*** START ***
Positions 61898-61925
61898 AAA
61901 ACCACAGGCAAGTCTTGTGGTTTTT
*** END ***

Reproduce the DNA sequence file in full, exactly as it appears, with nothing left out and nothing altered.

Positions 61898-61925
61898 AAA
61901 ACCACAGGCAAGTCTTGTGGTTTTT